Extreme adventure travel: Via Ferrata in Cumbria, England

By Arran Wallace

What better way to disconnect from your daily routine, embrace the great outdoors, and get some quality time with friends or family than by trying a new and exciting activity together? You have a plethora of options for your next unique experience, but our top suggestion for this summer will take you to the U.K.

For the ideal extreme adventure travel plan for this summer, check out the Via Ferrata in Cumbria, England.

Photo courtesy of Wikipedia.

What is a via ferrata?

Via ferrata means iron path in Italian and is a climbing route that consists of a steel cable and iron steps and ladders, all of which are fixed to rock. Some via ferratas go the extra mile and include suspension bridges and zip-lines for those seeking an extra adrenaline rush.

Climbers attach themselves to the rock by clipping their harness to the steel cable and use the steps and ladders to progress. It's like a mix of traditional rock-climbing and scrambling, and it makes certain altitudes and peaks more accessible to the non-expert climber. All you need is sensible footwear and a good head for heights; most places provide or rent out all of the necessary equipment.

The need-to-know about Cumbria's Via Ferrata

Photo courtesy of Honister Slate Mine.

This particular via ferrata is located in the last working slate mine in England—Honister Slate Mine—where mining was carried out from 1728 until 1989. The mine was closed for a few years, but it was later reopened in 1997, with the addition of a tourist attraction within the Lake District National Park that includes underground tours and a visitors center.

Soon afterwards, the Via Ferrata (England's first!) was installed and proved to be extremely popular—even winning the "Best Tourism Experience in the Lake District" in 2011! It follows the original track that the miners used up the steep incline of Fleetwith Pike, reaching a height of 2,126 feet.

What to expect

Cumbria's Via Ferrata works like every other. Although trained guides accompany you and help to fasten you securely to the steel cable, it's all up to you to navigate the cliff-facing ladders, bridges, and narrow edges. It can be a mentally challenging, yet ultimately rewarding, activity, and whenever the going gets tough, just remember, miners used to do this without safety equipment!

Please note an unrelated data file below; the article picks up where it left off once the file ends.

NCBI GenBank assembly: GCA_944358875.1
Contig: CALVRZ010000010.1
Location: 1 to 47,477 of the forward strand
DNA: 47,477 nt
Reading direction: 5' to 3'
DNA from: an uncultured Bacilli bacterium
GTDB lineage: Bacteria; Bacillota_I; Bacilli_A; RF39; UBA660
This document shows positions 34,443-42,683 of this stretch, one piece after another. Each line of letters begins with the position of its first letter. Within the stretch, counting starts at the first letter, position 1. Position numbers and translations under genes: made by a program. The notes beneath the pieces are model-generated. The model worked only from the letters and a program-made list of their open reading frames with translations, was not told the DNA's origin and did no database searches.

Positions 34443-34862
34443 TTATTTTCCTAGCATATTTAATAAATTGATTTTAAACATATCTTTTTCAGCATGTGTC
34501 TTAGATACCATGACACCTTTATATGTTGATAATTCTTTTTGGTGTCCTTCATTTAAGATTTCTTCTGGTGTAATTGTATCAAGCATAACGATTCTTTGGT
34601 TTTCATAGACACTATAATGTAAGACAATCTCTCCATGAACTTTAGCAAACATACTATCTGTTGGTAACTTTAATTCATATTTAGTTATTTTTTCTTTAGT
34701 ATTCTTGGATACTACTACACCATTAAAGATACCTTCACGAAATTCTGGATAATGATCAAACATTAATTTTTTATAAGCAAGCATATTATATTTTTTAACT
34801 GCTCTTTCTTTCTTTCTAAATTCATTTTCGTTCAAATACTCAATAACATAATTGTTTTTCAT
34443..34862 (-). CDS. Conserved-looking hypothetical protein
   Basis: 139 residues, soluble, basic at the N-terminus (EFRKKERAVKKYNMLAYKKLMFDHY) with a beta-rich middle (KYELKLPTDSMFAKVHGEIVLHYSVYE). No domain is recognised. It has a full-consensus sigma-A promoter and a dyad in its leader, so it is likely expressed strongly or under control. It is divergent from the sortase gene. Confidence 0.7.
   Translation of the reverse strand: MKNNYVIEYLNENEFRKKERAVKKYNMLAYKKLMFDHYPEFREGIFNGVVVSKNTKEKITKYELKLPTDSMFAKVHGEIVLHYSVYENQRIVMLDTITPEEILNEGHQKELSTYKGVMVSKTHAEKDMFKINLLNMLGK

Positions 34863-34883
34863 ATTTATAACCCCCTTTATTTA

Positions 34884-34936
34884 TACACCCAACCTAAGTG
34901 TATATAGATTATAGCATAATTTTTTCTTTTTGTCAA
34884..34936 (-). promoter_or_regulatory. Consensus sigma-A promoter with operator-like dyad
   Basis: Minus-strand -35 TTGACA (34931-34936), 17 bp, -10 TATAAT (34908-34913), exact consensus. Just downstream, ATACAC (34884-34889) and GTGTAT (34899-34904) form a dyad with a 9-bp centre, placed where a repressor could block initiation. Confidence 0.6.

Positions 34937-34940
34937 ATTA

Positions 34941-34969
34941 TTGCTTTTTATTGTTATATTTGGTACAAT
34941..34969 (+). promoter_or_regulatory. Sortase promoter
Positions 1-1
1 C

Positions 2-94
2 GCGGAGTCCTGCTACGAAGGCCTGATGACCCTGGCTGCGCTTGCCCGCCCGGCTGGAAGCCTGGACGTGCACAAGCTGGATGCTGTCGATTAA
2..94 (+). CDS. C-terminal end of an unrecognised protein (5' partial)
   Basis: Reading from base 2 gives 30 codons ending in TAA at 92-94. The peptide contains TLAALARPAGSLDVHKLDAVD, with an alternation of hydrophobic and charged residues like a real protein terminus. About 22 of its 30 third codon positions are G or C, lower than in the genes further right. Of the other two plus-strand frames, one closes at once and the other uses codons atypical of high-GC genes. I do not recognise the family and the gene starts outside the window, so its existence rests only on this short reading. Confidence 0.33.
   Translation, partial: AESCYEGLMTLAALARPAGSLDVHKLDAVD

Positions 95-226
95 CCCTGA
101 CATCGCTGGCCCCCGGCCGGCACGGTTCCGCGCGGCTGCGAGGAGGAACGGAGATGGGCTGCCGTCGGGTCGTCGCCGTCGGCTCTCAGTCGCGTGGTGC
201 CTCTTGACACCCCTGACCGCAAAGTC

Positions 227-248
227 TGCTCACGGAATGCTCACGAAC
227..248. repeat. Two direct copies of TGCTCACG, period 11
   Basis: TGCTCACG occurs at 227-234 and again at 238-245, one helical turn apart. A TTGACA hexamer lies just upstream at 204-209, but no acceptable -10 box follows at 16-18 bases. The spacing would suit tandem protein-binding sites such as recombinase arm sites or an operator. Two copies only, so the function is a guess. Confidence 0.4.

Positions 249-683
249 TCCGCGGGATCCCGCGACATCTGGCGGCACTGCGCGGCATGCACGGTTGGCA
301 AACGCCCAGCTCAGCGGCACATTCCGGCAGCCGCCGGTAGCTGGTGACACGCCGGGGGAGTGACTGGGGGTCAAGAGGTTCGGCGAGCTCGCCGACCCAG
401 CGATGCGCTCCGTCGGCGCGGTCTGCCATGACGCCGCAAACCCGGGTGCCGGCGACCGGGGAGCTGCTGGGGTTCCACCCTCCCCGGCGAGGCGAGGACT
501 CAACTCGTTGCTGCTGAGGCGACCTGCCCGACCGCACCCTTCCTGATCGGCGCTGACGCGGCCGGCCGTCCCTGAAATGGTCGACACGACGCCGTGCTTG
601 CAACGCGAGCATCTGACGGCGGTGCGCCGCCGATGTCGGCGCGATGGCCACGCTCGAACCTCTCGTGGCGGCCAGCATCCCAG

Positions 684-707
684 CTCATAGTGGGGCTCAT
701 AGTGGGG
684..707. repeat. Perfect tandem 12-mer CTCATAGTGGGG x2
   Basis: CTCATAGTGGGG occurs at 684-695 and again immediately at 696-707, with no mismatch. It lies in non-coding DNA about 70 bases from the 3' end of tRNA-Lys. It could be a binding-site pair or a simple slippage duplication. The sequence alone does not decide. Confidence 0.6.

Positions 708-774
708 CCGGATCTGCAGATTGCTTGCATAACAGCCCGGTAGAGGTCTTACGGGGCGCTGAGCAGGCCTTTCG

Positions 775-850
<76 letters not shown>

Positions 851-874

There are two routes available to budding climbers: the Via Ferrata Classic and the Via Ferrata Xtreme. Both take around three hours, but the Xtreme follows a slightly different route—throwing in more edge exposure, vertical climbs, cliff-edge ladders, and a Burma bridge and cargo net to cross.

What to remember

Photo courtesy of Honister Slate Mine.
  • At Honister Slate Mine, all the necessary equipment is provided, including harnesses and helmets, but you are expected to dress appropriately and wear sensible footwear, so no heels or sandals!
  • Wear your helmet at all times, even during the designated breaks. While extremely unlikely, there may be the odd falling rock from above.
  • Your guide is there for a reason! Listen to the safety information before you start off, and if you get stuck, you can ask them the best way to maneuver across the rocks.
  • Check weather conditions before booking! You don't want to be holding onto iron rungs when lightning comes.
  • Take only essential items, such as water, high-energy snacks, gloves, and sunglasses. Mobile phones tend not to survive falls of hundreds of feet!
  • While the cable is there to be used, try not to use it for excessive load-pulling; use the iron rungs and rock face to push and pull yourself up.
  • Have fun, and don't look down!

What to enjoy in Cumbria afterward

Photo courtesy of the Lake District National Park Facebook page.

Once you're back on ground level and have got your sea legs back, you're going to want to check out what else there is on offer in the area. For those who love being in nature, Cumbria is a haven for outdoor activities, and much of the region is covered by the Lake District National Park.

In this national park, you'll find a rolling landscape of hills, valleys, and lakes, from which the park gets its name. Scafell Pike—England's largest peak at 3,209 feet—is just 10 kilometers south of Honister Mine; however, those wishing to conquer its peak will have to drive up, around, and back down south to attempt the summit on its western side.

Photo courtesy of The Crazy Tourist.

The quaint and charming towns of Keswick and Ambleside are both within easy driving distance of the mine, offering visitors the chance to experience typical architecture of the region and a surprising amount of traditional pubs, given their size.

Cumbria is also known for its various breweries and distilleries, and the famous Lakes Distillery is known for its whisky called, "The ONE" whisky, which was the first blended whisky in the British Isles. They now create their own gins and vodkas, too—the only ones brewed in Cumbria—and have been named one of the "Eight Distilleries to Visit Before You Die" by World Whisky Day.

For those who prefer something a little lighter, Hawkshead Brewery is an innovative craft brewery that offers interesting taps, such as marshmallow and chocolate imperial stouts. They host brewery tours and beer festivals throughout the year, too! The brewery is located near the town of Kendal, the birthplace of Kendal Mint Cake, which is a peppermint confection popular among British climbers as a quick source of energy. Check to see if your Via Ferrata guide has any spare ones in his or her pockets!


Gearing up for a holiday? Check out all of our offerings in England for more unique adventures!